New London is proceeding with a $6.5 million upgrade to its public water infrastructure to better prepare the communities it serves for drought conditions.
The bond will finance an upgrade to a Lake Konomoc intake pump station to access an additional 366 million gallons of water at the reservoir, which is located off Route 85 in Waterford. According to an application to the Connecticut Department of Public Health, the upgrade will access water at a deeper level than the current intake pipe for the water treatment plant. The improved access will allow for a higher safe yield level and reduce the frequency of drought advisories.
In a memo to Mayor Daryl Finizio, Public Utilities Director Joe Lanzafame said the project qualified for a Drinking Water State Revolving Fund loan with a $300,000 principal forgiveness and loan rate of two percent with a 20-year payback. Lanzafame said the application process required the City Council to approve a $6.5 million bond in order to qualify for the loan.
The council approved the bond in a 4-3 vote last week on the item’s third and final reading. Lanzafame said the first year of repayment will increase the city's debt payments by $400,000 for the 2014 fiscal year while a payment of about $300,000 will take place in the final year in 2034.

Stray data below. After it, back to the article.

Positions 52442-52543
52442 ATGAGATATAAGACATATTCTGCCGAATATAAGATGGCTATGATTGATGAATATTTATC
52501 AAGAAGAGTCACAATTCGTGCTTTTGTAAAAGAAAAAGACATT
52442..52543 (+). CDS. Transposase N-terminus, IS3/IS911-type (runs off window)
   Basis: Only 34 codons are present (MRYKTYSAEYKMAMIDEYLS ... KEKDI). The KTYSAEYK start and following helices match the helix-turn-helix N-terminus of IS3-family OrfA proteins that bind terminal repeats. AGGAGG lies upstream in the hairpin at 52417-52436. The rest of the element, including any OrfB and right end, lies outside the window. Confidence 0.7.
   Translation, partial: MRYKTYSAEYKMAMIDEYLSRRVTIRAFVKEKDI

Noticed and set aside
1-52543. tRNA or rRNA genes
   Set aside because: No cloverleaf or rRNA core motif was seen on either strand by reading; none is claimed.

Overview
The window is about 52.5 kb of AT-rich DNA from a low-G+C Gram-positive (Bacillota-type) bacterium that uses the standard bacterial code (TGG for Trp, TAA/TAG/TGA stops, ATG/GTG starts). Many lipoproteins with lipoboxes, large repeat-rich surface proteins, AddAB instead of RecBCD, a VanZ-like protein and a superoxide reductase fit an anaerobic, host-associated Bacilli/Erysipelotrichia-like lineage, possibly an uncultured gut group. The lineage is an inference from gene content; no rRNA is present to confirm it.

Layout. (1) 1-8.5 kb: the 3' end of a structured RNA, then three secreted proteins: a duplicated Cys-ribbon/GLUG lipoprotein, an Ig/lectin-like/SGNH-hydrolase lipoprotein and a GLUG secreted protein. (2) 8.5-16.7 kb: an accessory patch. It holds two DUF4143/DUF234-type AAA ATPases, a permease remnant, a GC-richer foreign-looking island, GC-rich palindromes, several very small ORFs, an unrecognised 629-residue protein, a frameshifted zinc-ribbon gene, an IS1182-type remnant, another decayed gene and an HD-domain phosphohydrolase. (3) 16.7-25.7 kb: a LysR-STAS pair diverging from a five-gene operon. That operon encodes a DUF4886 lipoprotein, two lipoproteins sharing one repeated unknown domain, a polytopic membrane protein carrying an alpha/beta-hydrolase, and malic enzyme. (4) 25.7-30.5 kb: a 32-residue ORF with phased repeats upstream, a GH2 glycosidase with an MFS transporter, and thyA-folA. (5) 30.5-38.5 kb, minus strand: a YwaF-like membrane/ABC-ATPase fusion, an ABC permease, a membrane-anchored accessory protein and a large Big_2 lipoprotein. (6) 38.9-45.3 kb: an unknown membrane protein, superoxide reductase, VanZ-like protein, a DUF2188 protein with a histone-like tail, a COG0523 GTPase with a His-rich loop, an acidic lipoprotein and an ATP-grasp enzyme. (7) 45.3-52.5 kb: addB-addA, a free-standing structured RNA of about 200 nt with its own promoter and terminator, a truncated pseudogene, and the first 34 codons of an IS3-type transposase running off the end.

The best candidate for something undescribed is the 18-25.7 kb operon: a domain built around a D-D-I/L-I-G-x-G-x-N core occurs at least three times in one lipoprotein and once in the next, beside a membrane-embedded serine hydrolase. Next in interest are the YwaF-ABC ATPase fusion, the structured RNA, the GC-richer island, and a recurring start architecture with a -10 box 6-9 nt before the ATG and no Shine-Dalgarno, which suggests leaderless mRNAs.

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The project will involve $6 million in construction costs and $500,000 in professional service costs. Lanzafame said the Water and Water Pollution Control Authority endorsed the project and recommended approval of the bond, saying grant assistance may not be available in future years.
Opponents of the measure said they were concerned with the effect it could have on water rates, which increased recently for the first time in several years. Supporters said the water rates would remain reasonable compared to other municipalities in the state while ensuring an adequate water supply during drought conditions. Lanzafame said the improvement will also increase the ability to generate revenue by providing more water to East Lyme—with which New London has a water sharing agreement—or other areas.
The pump station project is the second phase of the project, following the completion of a design and permits process.